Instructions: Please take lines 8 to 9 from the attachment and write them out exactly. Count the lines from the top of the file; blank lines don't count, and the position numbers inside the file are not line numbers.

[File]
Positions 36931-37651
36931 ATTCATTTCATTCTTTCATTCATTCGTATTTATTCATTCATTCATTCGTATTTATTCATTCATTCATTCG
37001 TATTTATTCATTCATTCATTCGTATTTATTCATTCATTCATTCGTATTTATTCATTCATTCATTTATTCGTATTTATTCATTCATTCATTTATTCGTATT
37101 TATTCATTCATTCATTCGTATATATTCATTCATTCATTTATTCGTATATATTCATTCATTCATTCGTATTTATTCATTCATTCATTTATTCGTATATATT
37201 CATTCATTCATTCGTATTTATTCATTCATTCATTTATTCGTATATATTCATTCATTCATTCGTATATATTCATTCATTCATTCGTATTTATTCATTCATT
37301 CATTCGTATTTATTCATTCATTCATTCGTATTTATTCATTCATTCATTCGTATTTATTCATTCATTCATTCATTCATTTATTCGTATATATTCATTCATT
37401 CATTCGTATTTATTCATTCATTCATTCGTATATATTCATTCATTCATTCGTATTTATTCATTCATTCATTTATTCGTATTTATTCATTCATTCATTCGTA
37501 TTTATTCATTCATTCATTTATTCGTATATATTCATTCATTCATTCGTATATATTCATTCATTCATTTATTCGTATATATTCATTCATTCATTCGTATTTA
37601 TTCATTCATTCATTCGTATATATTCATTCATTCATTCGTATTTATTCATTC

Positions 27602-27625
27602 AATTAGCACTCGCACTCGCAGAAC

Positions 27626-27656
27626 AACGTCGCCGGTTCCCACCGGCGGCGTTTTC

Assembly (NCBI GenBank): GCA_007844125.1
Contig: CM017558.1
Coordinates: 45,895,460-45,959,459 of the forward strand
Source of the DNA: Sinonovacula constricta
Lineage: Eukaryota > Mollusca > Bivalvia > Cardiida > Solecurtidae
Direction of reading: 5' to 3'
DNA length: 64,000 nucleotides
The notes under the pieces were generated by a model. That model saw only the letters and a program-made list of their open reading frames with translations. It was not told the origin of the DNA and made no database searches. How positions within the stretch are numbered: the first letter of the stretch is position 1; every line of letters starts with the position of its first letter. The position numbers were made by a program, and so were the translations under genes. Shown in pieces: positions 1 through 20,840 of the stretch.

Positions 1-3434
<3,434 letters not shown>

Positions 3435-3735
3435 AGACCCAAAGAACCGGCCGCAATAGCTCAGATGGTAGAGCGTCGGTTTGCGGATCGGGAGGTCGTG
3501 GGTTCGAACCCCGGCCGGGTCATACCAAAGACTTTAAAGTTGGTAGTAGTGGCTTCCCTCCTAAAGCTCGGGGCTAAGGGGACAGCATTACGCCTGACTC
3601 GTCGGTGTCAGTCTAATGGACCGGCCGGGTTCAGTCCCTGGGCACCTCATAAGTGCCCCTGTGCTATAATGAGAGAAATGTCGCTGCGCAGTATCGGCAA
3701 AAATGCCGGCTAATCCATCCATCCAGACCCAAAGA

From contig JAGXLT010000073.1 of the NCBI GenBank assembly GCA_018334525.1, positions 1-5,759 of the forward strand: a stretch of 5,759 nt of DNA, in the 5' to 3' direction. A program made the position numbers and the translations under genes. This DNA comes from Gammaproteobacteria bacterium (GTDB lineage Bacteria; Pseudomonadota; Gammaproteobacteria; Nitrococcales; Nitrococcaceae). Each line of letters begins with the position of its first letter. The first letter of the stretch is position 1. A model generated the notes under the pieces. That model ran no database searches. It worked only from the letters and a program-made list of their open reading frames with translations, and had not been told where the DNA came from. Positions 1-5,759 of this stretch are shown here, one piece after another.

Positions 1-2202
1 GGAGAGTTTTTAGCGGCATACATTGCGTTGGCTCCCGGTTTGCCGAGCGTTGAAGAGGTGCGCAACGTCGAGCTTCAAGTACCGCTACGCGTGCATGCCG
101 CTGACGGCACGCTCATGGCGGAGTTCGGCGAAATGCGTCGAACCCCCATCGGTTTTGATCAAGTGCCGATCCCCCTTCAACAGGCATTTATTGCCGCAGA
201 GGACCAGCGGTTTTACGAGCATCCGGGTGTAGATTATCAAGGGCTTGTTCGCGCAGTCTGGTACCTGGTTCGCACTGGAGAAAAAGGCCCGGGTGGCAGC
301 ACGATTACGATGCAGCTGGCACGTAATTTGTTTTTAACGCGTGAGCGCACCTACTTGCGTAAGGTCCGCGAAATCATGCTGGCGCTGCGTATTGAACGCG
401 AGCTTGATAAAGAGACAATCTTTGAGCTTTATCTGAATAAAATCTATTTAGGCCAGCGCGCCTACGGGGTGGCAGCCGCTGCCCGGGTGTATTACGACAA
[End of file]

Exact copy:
37501 TTTATTCATTCATTCATTTATTCGTATATATTCATTCATTCATTCGTATATATTCATTCATTCATTTATTCGTATATATTCATTCATTCATTCGTATTTA
37601 TTCATTCATTCATTCGTATATATTCATTCATTCATTCGTATTTATTCATTC